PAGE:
Ahead of possible agreements between the U.S. and China at Copenhagen, official partnerships have been challenged by trade tensions and acrimony, with both countries floating protectionist threats, and China, like India, demanding that the U.S. pony up billions to help it fight climate change.
But a big initiative launched today isn't listening to that. Taking the private sector approach -- while hoping for good government engagement -- it seeks to pair U.S. expertise with Chinese manufacturing to boost the cleantech sector in China.
"This is a coming-out party for China's 'greentech' initiatives," Ming Sung, of the Clean Air Task Force, told the Guardian. "China and the US can takeover the world on low-carbon technology."The U.S. International Energy Agency has estimated that holding climate change to just a 2 degrees Celsius increase over the next two decades will require $9 trillion in extra spending. But a $1 trillion per year market in solutions that replace existing technologies while minimizing environmental impact changes that equation.
We already have one good example of US-China greentech hand-holding this week: First Solar's new 2000 MW Inner Mongolian solar array.
Earlier this year, Hilary Clinton paid a visit to a promising venture by GE in Beijing: a trigeneration electricity plant that cuts 1.5 million metric tons of CO2 per year.
US-China Greentech Strategy and Report
The strategy for greentech investment was drawn up by leading industrialists, entrepreneurs and financiers from the world's two biggest polluting countries, involving companies like Boeing, General Electric, the PV maker Suntech and BYD, the battery company that now manufactures hybrid and electric cars.
The development strategy could become part of a bilateral climate agreement that is expected to be signed by the two governments when Obama visits China in November.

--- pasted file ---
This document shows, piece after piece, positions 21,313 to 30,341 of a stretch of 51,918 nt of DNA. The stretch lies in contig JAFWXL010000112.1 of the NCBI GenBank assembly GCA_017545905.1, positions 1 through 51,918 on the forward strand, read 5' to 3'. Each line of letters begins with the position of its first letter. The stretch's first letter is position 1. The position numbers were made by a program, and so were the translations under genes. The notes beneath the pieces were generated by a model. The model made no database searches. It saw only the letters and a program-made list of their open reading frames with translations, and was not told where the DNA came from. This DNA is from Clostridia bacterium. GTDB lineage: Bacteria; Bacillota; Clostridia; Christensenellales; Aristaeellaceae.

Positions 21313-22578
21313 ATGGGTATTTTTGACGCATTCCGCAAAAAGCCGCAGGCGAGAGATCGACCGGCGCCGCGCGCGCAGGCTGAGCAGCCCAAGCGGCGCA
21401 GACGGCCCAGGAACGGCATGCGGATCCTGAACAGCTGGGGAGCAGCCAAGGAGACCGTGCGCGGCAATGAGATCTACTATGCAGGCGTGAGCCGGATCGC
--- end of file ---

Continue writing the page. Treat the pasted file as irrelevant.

China has set a target of deriving 20% of energy from renewable sources by 2020. And the country's wind power capacity has doubled for four consecutive years since 2005, with China now ranking fourth in the world and representing 10% of total installed capacity.
The extensive report that accompanies the new partnership identifies areas in which China is already taking a lead, including wind power adoption, solar and hot water heater manufacturing, vehicle fuel economy and emissions, and energy efficiency.
Pragmatic Focus: Clean Coal and Gassification
But one disappointing sign of the initiative is its emphasis on old-fashioned coal, which both the U.S. and China depend upon for the majority of their electricity generation.
Focusing on "clean coal" -- capturing and storing of carbon dioxide emissions -- sounds good, especially for a country so dependent on coal. But it's a dicey approach, and not only because it means dirty and dangerous extraction. As a new Stanford report (pdf) says, the prospects for clean coal in China are so limited by regulatory and market inertia, that it's a "non-starter."
And then there's the initiative's emphasis on coal gasification (aka Integrated Gasifcation Combined Cycle, or IGCG) and underground coal gasification. Among other things, coal gas doesn't do much to reduce the carbon emissions of cars and could slow the move to alternative fuel vehicles. The Chinese government had put all coal-to-liquids projects on hold last year due to their dirtiness and cost, but some trial programs are continuing.